Since the inception of this defense-confusing-lineup, coaches have become more aware and in turn been able to foil most wildcat variations, which is why it’s mostly fallen off most playbooks on all levels.

Enter coach Trevor Knightby. He was a graduate assistant on the sidelines of his college team when he first saw the wildcat used. It was then, he says, the idea was born for another offensive revelation.

“I had no idea I’d become a head coach one day,” says Knightby, “but my parents wouldn’t let me move back in after college unless I helped my dad out with the local high school’s sucky team– I mean– promising young team.”

The senior Knightby, then the coach of the worst varsity squad in the state, was gently forced out of his position mid-season (although he was allowed to remain on staff as a 10th grade history teacher) and that’s when Trevor took over. “It was the fourth or fifth game that year and pretty much the entire city had moved on to prepare for the upcoming basketball season. We’re known for being an almost average basketball school, so I guess most people thought even that was better than a football team that hadn’t scored a touchdown since Saban was an NFL coach.”

Knightby threw caution to the wind and started running an offense never before seen on any level of football. To call it a variation of the wildcat is a wildcat understatement. Under Knightby’s leadership, this new offense was ghostly, surprising, and could downright cause reactions of apocalyptic proportions.

In his offense, there are 11 players on the field but that’s about where the similarities to the wildcat end. In fact, that’s where similarities to any offense you’ve ever seen end. What you won’t see are running backs, quarterbacks, or passes. Knightby credits his dating life for the new radical offense. “My ‘aha’ moment was actually when I was ghosted by a girl I’d met a few weeks earlier. She was nice, but one day she just disappeared. Haven’t heard from her since.”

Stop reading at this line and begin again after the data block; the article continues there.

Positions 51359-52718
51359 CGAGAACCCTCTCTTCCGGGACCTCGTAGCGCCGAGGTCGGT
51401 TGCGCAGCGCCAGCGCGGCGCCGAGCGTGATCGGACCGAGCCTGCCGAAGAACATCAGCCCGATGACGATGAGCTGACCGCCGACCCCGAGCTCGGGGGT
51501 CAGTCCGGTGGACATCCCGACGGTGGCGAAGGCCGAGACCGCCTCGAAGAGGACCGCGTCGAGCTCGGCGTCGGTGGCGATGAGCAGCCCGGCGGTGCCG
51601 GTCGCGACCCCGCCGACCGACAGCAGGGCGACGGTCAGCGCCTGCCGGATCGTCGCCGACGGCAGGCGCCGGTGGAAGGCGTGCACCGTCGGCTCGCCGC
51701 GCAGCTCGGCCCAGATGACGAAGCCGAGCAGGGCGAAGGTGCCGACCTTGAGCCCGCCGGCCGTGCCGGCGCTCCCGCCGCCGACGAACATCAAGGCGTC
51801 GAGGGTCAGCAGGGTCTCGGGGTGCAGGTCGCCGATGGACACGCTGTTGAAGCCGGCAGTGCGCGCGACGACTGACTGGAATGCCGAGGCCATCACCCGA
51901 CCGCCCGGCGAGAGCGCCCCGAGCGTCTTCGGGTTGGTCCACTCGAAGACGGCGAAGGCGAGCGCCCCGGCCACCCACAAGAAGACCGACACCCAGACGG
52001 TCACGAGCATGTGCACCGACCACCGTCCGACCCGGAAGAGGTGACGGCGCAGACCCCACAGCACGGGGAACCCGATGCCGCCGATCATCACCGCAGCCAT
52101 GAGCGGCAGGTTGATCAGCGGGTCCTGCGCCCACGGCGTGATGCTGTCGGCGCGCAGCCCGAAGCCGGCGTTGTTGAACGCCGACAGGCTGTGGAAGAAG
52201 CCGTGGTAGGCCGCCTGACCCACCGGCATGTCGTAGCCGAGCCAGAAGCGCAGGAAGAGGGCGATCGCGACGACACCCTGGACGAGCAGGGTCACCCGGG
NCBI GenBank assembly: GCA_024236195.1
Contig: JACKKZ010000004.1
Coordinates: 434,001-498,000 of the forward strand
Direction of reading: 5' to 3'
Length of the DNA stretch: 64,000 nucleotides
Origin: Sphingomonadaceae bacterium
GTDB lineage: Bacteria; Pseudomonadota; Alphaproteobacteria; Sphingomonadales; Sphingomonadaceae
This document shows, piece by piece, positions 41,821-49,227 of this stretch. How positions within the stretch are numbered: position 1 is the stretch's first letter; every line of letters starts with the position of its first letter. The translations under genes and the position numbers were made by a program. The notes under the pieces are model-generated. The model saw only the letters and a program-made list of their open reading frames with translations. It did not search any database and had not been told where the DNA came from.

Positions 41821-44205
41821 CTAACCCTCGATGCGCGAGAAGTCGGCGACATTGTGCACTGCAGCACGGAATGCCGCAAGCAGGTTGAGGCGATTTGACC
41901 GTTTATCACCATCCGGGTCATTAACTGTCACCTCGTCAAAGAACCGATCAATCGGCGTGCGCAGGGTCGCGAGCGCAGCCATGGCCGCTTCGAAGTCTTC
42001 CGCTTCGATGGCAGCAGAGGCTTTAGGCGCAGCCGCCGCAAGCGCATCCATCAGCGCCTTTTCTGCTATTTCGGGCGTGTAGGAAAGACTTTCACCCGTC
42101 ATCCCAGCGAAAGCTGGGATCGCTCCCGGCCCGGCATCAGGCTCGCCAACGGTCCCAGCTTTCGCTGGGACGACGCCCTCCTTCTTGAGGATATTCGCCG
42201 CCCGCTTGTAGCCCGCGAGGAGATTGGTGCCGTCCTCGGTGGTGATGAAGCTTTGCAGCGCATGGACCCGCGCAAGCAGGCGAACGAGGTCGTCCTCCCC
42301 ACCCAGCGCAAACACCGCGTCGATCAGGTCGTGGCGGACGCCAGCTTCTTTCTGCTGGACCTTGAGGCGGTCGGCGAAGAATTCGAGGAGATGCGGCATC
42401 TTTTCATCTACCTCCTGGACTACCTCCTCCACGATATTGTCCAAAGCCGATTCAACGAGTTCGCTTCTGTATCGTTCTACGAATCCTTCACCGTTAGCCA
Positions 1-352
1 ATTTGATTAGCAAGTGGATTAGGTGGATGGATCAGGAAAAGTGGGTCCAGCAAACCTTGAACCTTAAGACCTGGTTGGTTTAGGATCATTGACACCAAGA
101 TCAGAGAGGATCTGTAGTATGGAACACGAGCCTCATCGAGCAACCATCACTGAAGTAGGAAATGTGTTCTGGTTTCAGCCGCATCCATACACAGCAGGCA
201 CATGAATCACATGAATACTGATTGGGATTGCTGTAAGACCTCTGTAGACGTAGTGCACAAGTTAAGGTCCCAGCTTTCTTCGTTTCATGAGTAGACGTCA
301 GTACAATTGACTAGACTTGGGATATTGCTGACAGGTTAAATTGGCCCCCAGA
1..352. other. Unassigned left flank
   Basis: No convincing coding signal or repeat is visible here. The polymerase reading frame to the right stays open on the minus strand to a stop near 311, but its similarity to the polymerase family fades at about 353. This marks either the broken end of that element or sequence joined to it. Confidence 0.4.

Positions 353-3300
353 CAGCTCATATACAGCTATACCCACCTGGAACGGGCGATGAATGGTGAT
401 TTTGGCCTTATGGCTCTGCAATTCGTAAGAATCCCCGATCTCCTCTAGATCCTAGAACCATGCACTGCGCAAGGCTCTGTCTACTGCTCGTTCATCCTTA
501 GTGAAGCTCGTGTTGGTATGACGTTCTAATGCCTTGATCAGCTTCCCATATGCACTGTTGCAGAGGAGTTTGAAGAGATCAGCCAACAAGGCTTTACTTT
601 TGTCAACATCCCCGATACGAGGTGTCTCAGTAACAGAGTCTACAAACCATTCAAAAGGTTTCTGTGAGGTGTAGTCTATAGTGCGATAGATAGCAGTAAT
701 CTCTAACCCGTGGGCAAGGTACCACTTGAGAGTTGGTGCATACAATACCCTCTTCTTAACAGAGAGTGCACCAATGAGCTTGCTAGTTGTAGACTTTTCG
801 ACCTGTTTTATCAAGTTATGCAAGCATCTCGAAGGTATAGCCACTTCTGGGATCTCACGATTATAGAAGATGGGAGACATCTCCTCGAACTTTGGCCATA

Take that to the gridiron and you have an offense line, a handful of wide receivers, and that’s it. The center snaps the ball to an empty backfield (where most teams position a quarterback), causing the defense to feel like the quarterback must be ghosting them. They scramble around assuming they’re missing something but don’t want to be made to look foolish.

This design has yet to earn a win for Knightby’s team, and in fact, at the time of this publication, they haven’t gained any yardage, points, or respect from the city.

-Out of the Wilderness News

*Peewee league teams using the wildcat cannot be confirmed, as none of the news staff has ever actually watched a peewee football game. 

Little League dads tussle over pop fly hit to shallow outfield

Hoover, AL — This past weekend Little League athletes took the field for a cross county rivalry showcasing the talents of Allen’s Furniture Ferrets vs. Sew What Badgers. The Ferrets came into the game with 3 wins on the season, and only 1 loss. The Badgers haven’t faired as well, boasting only a single win, and 2 losses.

“It’s great to see a community come together supporting sportsmanship, encouragement, and sports… under gorgeous weather, too,” Hoover councilman Rich Stocker gleamed.

The first pitch was thrown around 9:03am, with the sun hanging just above the tree line about 50 yards behind the outfield fence, a cool breeze brushing past the excited dugouts on either side of the field.